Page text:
The National Weather Service says flooding is expected to continue for at least the next week as rain and melted snow makes its way south into Missouri, Kansas and Mississippi.
North Dakota is already preparing for swollen rivers as snows begin to melt.
In Nebraska, Vice President Mike Pence is surveying what's being called the worst flooding in a generation which has already killed four people, left one missing and caused more than a billion dollars in damages.
The images from the ground and the air are breath-taking. Despite the road and water issues, help is arriving and supplies are now pouring into the Cornhusker state as residents begin the long process of recovery.
"It's a mess," is how flood victim Gerald Simpson describes the scene. "They were telling everybody to just grab what you can and get out."
The flooding in Nebraska is already flowing toward history. On Thursday last week, one levee broke along the Platte River. Another broke Saturday. Rivers are cresting at record levels while hundreds of homes, farm fields and grain bins flood lost to the spring thaw.
"Naturally, to save a dollar, we didn't take out any flood insurance," says Simpson. "Now, we've lost everything."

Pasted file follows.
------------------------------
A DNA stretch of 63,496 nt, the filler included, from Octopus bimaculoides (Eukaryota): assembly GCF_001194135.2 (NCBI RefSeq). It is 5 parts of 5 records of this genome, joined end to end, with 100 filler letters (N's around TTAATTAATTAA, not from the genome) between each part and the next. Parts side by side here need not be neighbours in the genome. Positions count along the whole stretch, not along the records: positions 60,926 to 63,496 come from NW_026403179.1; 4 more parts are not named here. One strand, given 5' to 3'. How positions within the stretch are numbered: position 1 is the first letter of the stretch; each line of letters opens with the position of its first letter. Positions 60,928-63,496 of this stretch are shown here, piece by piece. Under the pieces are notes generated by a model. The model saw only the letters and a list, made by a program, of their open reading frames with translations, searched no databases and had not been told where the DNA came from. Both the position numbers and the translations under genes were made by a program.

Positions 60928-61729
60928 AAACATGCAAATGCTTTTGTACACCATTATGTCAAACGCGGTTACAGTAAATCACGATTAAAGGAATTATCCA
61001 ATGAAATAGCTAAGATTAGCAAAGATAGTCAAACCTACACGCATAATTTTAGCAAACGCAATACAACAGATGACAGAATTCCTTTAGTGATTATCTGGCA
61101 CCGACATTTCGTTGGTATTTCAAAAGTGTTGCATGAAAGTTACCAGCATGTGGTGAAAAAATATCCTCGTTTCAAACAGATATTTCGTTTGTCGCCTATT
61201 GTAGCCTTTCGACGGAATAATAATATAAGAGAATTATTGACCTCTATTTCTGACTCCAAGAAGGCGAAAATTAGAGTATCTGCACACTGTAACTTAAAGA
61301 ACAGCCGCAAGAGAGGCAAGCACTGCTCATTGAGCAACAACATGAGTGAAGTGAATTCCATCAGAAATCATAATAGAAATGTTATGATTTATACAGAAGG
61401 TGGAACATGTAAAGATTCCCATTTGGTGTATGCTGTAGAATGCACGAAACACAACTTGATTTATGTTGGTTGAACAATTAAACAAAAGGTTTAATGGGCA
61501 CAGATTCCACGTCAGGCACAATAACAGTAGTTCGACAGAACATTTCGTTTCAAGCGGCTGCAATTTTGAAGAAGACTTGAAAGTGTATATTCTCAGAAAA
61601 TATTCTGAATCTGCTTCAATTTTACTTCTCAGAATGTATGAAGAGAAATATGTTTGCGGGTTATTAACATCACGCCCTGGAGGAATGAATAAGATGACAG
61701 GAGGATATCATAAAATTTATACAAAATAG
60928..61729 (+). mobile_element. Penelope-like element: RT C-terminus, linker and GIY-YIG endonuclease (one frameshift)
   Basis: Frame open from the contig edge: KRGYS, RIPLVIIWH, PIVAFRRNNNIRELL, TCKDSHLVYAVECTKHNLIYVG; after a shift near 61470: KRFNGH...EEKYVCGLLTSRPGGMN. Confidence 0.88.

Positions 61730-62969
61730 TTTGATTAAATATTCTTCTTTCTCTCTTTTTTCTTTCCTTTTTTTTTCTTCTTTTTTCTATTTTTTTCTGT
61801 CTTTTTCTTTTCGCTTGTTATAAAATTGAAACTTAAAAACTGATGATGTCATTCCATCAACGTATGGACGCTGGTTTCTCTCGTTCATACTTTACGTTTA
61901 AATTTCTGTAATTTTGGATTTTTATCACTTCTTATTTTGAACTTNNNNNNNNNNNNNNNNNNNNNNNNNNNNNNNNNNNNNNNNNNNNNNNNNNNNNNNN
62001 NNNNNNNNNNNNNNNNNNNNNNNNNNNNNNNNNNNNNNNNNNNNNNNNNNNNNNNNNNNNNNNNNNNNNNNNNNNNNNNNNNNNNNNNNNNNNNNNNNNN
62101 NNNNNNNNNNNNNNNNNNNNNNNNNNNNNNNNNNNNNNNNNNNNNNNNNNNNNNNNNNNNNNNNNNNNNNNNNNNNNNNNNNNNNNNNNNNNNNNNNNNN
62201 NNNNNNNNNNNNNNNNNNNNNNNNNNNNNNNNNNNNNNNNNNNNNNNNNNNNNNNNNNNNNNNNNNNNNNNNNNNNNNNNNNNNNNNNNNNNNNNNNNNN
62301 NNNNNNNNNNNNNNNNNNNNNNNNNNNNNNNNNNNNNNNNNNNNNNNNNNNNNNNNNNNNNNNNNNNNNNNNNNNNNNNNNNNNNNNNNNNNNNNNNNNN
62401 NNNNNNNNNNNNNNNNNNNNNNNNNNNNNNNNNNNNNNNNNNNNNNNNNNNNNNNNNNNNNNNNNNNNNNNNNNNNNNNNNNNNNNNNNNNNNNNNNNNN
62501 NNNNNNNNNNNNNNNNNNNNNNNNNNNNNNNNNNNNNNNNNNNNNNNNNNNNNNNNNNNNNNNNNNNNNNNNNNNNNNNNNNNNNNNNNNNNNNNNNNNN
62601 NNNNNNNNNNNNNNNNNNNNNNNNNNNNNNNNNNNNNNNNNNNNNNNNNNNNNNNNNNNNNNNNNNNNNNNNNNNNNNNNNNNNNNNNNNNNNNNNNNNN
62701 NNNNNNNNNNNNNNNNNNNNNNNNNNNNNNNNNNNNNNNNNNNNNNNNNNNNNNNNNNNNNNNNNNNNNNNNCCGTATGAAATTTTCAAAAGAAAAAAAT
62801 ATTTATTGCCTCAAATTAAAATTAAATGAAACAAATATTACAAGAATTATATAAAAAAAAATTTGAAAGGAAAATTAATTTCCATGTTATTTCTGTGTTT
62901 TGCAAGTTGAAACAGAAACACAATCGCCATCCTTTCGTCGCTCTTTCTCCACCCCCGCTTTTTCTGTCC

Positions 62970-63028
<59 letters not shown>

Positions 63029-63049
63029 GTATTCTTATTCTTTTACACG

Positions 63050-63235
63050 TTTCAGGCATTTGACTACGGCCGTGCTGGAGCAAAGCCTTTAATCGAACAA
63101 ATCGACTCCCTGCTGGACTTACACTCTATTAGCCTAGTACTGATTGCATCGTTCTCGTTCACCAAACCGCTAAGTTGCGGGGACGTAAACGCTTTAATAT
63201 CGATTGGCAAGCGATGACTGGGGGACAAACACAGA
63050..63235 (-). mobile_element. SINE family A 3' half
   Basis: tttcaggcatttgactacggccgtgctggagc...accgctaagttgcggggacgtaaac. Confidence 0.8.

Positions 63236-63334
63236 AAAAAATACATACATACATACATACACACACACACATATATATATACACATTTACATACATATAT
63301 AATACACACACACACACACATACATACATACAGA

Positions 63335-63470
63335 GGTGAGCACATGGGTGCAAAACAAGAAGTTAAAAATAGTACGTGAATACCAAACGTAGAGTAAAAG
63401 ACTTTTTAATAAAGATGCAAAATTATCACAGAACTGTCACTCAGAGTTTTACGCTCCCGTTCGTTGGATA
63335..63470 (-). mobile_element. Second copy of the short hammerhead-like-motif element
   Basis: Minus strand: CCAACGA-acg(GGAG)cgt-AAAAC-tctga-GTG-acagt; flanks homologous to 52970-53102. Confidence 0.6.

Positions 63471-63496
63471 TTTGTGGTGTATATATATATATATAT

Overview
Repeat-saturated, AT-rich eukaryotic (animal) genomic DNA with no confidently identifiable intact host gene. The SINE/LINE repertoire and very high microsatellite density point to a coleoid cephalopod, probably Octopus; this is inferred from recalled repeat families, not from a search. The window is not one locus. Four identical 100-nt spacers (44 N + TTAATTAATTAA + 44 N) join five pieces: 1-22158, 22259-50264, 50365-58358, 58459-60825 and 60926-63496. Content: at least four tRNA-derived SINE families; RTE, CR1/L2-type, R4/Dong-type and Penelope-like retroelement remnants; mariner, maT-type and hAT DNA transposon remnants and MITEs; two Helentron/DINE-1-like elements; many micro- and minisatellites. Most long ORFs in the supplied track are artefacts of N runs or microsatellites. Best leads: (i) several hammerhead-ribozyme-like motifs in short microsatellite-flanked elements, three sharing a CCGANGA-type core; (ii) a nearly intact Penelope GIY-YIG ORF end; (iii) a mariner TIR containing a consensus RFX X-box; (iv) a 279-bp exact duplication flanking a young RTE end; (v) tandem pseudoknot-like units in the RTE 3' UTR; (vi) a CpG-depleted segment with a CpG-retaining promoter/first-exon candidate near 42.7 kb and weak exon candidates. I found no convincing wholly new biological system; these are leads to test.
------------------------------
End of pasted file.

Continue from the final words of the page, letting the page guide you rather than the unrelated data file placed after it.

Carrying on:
Nebraska Farm Bureau is already estimating up to $500 million in livestock losses and nearly that much in crop losses due to delayed or canceled spring planting.
"I really don't know what we're going to do, but all you can do is just pull up your bootstraps and start over, I guess," says Simpson.
Sue Ankersen lives in Fremont, Nebraska.
"They say it's like an island," says Ankersen. "There's no in and out."
Fremont, surrounded by water, saw residents being airlifted to safety by volunteer pilots like Steve Hill.
"Fremont's landlocked and you know, they're running out of food and I think everyone needs to do what they can to help out," says Hill. "I had an airplane that was sitting on a hangar and it had gas in it, so I was just more than happy to help."
Ankersen couldn't be more thankful for the help.
"God bless them, they're angels," says Ankersen. "I want to go home, kind of get myself together and then go help people."
She isn't alone in her desire to help. Water, hay and services are pouring into the state.
"I'm from Fremont, so I wanted to help out," explains volunteer Brenden Dotson. "My parents are actually stranded here, in Omaha and just wanted to do anything we could to help out."
As evacuated residents return to their new reality the work toward recovery is just beginning.
"I got three days worth of clothes," says flood victim Cordell Belt. "I was expecting to come back tomorrow."
The Nebraska Farm Bureau has started a relief effort to help farmers impacted by the flooding.
The flooding isn't just contained to Nebraska. It's also affecting Iowa and Missouri where even this week people are still being pulled to safety.
There are roughly 100 flood-related road closures in Missouri. So far, three people are confirmed dead from the flooding, two others reported missing.
Watch for complete coverage on AgDay-TV and AgWeb.com as the story unfolds.